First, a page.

A single dad seeking convenience. A mom rushing between jobs with her daughter in tow. A group of kids who stay at the rec center from open until close. These are just a few of the people taking advantage of Minneapolis Public Schools and the Park and Rec Department’s summer meal program.
Anyone under age 18 can eat free breakfast, lunch, dinner or snack at one of 26 parks around Minneapolis this summer. Each participating park serves one meal and one snack. Last year the program served 346,113 meals to kids. A similar program across the river serves meals at St. Paul parks and libraries.
The program is meant to assure that the approximately 34,277 kids, or 65 percent of the district’s enrollment, who ate free or reduced price lunch last school year continue to get the nutrients they need during the summer. In practice, the program also acts as a time-saver for busy parents balancing work and childcare while school’s out.
It’s tough for Juliean Whipple to put together balanced lunches for her granddaughter when they eat at home. Fruits and vegetables can be expensive and time-consuming to cook. At Logan Park in Northeast Minneapolis this Thursday her 3-year-old ate a turkey sub, snap peas, grapes and milk.
Amy Adams rushed through the rec center door with her school-age daughter. She works every day and shuffles among various childcare providers. “[The meal program] is kind of a lifesaver at this point,” she said before hurrying to another appointment.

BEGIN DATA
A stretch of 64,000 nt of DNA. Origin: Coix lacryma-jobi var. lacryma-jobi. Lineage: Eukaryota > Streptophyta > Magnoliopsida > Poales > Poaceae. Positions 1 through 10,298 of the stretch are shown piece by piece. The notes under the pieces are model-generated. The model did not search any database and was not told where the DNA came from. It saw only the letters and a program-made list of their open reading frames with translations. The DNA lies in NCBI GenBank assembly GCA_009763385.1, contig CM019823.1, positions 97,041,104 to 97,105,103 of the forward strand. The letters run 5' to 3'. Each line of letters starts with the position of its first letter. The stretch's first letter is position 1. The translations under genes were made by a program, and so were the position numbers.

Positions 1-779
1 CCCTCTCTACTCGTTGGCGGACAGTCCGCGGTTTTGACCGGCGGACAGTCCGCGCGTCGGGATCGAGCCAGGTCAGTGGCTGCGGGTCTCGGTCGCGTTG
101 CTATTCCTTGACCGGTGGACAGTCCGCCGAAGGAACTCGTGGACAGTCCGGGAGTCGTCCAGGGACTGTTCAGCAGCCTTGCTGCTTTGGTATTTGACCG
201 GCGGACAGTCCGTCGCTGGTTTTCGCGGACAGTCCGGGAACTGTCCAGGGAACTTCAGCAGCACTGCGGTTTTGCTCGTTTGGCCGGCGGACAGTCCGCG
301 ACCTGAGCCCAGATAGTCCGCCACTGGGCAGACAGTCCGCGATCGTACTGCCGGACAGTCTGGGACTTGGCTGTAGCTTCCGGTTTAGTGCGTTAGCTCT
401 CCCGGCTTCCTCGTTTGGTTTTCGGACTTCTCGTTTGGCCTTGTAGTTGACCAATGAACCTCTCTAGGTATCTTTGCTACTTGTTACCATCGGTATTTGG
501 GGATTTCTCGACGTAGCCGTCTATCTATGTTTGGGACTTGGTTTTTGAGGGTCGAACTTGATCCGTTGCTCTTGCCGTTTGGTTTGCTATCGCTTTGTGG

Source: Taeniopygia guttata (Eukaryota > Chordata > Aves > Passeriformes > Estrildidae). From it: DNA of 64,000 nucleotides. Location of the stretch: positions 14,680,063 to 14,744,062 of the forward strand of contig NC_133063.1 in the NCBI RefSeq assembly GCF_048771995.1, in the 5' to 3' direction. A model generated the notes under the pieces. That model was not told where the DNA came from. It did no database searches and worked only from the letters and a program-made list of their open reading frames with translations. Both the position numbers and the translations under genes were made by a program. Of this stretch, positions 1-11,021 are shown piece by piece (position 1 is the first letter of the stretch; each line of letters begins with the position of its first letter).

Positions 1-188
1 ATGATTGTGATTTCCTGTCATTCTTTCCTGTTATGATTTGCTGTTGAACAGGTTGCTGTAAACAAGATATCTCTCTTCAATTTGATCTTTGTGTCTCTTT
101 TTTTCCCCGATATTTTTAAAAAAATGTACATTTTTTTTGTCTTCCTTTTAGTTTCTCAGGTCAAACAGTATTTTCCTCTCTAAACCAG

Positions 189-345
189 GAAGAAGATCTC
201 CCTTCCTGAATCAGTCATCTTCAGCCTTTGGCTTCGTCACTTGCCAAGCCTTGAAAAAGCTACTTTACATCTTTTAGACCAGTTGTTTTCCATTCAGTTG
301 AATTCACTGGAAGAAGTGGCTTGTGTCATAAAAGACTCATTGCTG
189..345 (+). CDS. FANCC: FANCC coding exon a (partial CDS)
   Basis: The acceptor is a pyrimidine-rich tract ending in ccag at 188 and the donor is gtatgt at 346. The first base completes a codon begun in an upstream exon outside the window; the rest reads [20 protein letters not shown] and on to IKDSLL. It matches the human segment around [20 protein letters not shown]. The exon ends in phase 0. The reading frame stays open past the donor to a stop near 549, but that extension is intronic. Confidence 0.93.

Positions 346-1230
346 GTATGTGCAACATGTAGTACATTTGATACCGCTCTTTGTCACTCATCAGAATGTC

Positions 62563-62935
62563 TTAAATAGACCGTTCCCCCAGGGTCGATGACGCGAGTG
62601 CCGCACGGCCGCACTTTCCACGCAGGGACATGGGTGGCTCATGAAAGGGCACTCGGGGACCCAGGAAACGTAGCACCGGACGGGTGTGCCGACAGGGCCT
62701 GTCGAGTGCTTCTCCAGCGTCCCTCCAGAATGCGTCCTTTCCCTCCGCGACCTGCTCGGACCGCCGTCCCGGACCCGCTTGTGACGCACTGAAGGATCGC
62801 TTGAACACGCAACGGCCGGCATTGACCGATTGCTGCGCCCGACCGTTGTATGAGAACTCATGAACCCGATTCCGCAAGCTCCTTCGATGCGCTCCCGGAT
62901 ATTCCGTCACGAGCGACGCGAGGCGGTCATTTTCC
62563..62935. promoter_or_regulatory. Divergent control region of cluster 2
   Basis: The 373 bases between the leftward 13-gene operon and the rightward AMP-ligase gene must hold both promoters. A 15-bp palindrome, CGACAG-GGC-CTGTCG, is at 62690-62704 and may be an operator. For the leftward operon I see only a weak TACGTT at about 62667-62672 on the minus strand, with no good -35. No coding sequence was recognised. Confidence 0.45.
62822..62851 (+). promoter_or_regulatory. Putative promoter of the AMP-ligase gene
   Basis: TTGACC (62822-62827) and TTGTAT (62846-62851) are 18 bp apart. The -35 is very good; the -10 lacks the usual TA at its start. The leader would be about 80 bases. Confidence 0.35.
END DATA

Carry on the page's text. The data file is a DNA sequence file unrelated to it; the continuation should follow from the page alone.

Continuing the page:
Sarah Bonds* struggles to keep her second-grader entertained when school’s out. Bonds said, “She’s accustomed to doing doing, doing all the time.” Making the rounds to different parks is part of Bonds’ summer strategy. Free lunches are a convenient plus.
This summer, in an effort to reduce packaging and food waste, some parks are doing away with pre-assembled meals packaged on a disposable tray. Instead, kids can pick the items they want to eat, and leave the rest on a “sharing table.”
Logan Park serves an average of 40 kids every day. Although this particular hot Thursday was slow and the park served mostly parents with kids, meal coordinator Adrianne Smith said typically many of the park’s eaters are kids between ages 7 and 18, coming in alone. She and co-coordinator Jumoke Owens get the sense that those kids don’t eat much outside of the rec center.
“They’re here all day,” Owens said. “The lunch doors open, and they run in.”
*Name has been changed. Source did not want acquaintances to know where she ate lunch.